03 February 2014
The revised version of the Code will apply to institutions from 1 January 2015. Institutions will continue to be subject to the existing version of the Code until that date.
The publication of the revised Code follows a consultation process during 2013.
The key changes to the Code are:
Each institution must appoint a Chief Risk Officer (CRO) who will have distinct responsibility for the risk management function and for maintaining and monitoring the effectiveness of the institution’s risk management system. The CRO must have relevant expertise, qualifications and background. He or she must have sufficient seniority and independence to influence proposals or challenge decisions which might affect the institution’s exposure to risk. The CRO will have responsibility for ensuring that the institution has effective processes in place to identify and manage the risks to which the institution is or might be exposed. Other responsibilities include maintaining effective monitoring processes, promoting sound and effective risk management, facilitating risk appetite by the board, and providing timely and comprehensive information on the institution’s material risks, to enable the board to understand the overall risk profile of the institution.
The CRO’s primary responsibility will be to the board. He or she must report to the board periodically and to the board risk committee on a regular basis;
The existing provisions relating to risk committees have been amended to require that (a) the Chairman of the committee is a non-executive director and (b) the committee be composed of a majority of non-exec¬utive directors. This is a significant change from the current requirement of an ‘appropriate representation’ of non-executive and executive directors. The risk committee will be required, as a whole, to have relevant risk experience;
The audit and risk committees will be required to have a minimum of three members under the revised Code, unlike the current position where no specified number is required. The Bank was of the view that a minimum committee size of three was desirable because (a) it would not be possible to reach a majority vote if a smaller number were permitted, (b) it reduces the potential risk that one individual might domi¬nate the agenda, and (c) it may facilitate the committee having a more robust debate and discussion with a greater potential for a variety of views being discussed;
Institutions will be required to have at least one shared member between the risk and audit committees. High Impact Institutions will be required to have at least one shared member between the risk and remu¬neration committees;
The board, or nomination committee if it exists, must establish a written diversity policy for consideration in future board appointments. There was a broad support for the principle of diversity in the boardroom during the consultation, including the recognition that gender is only one factor in the context of board selection. Interestingly, the Bank reported that there was no support during the consultation process for a prescriptive approach such as quotas or targets to be applied or mandated by the Code;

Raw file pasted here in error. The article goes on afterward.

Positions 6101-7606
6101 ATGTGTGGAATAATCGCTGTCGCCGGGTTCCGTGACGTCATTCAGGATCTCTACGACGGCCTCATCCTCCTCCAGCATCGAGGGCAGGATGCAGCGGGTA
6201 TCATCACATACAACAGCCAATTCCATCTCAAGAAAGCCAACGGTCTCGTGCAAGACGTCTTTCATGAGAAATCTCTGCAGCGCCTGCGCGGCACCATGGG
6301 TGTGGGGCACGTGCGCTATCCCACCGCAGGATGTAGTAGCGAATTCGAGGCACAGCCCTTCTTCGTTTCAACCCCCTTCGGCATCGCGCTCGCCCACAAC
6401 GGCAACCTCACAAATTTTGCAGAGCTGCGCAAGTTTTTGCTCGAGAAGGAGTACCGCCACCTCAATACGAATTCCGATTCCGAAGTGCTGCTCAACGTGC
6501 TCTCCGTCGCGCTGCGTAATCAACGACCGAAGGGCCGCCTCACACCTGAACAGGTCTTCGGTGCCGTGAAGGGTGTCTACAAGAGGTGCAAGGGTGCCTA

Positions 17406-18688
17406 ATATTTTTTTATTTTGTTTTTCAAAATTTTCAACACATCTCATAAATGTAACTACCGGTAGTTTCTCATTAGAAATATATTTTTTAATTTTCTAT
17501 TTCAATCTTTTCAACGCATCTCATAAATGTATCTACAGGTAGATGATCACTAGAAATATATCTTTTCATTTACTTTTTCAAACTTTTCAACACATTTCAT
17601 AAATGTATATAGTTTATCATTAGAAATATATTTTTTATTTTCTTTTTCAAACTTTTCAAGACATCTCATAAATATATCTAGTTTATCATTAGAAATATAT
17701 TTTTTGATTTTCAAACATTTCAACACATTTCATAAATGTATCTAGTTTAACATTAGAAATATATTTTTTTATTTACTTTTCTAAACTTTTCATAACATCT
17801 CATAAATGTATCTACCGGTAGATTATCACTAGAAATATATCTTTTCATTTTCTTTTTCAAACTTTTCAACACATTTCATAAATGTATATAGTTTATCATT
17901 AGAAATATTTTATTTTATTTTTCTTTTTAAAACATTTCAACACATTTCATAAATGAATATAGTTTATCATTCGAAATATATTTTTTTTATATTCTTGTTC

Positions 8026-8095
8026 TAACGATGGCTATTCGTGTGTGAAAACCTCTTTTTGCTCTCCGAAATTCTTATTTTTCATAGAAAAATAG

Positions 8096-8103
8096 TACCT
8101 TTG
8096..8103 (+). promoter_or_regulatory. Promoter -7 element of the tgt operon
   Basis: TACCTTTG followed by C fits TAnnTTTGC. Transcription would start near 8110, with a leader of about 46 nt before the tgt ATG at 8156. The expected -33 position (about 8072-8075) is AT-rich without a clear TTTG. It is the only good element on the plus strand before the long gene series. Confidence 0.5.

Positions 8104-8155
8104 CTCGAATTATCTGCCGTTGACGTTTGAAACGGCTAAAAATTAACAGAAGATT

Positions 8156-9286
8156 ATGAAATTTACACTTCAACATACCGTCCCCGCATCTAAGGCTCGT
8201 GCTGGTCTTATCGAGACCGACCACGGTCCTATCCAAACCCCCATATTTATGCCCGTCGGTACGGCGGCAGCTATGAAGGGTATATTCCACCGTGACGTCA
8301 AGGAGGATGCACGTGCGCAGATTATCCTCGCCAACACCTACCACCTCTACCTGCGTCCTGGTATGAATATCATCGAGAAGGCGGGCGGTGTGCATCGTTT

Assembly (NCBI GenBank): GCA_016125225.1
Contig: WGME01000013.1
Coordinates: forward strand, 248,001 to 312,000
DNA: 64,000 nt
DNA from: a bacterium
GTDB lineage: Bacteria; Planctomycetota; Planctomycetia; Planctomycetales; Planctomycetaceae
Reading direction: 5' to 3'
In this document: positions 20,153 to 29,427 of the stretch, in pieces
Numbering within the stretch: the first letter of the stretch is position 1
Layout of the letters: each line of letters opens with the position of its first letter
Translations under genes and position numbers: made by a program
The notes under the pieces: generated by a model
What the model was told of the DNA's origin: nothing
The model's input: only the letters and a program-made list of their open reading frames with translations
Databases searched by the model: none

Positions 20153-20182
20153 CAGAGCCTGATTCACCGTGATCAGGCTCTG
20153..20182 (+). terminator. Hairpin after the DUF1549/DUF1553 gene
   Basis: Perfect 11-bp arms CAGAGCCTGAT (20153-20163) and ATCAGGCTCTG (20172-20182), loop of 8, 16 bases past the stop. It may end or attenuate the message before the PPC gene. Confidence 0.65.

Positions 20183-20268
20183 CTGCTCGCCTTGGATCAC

The minimum number of board meetings to be held by a High Impact Institution has been reduced from 11 to six annually. Three of these meetings must be held in every six month period. This reflects the feed¬back received during the consultation that a requirement to hold 11 meetings per year may impose an administrative burden on directors and senior managers;
The Chairman will be permitted to hold the role of Chairman in another credit institution or insurance/ reinsurance undertaking within the group, subject to prior Bank approval. In addition, the CEO of a Medium-Low or Low Impact institution will be permitted to hold up to two additional CEO positions pro¬vided they are in Medium-Low or Low Impact institutions, also subject to prior Bank approval;
Where physical presence at a board meeting is not possible due to the location of some directors, vide¬oconferencing or teleconferencing will be permitted;
The board must ensure that new non-executive directors are provided with adequate induction training about the operations and performance of the institution;
The board must ensure that it identifies risks to be addressed by contingency plans based on (a) the areas where it considers the institution to be especially vulnerable; (b) the risk appetite of the institution and (c) the risk management system of the institution. Contingency plans must be reviewed, updated and tested on a regular basis;
This new requirement provides that the audit committee ‘as a whole’ must have relevant financial experi¬ence and at least one member must have ‘an appropriate qualification’. The Bank, in its response to the consultation, stressed that the audit committee as a whole is required collectively to have relevant finan¬cial experience and therefore not every member is required to have relevant financial experience. The Bank also stated that it is for each individual institution to decide what it believes to be an ‘appropriate qualifi¬cation’.
In order to maintain a consistent approach with its supervisory regime, the Bank has re-defined the category of ‘Major Institution’ as used in the 2010 Code to that of the Bank’s Probability Risk Impact SysteM (PRISM) category of ‘High Impact’ institution. The Bank also uses the terminology of other PRISM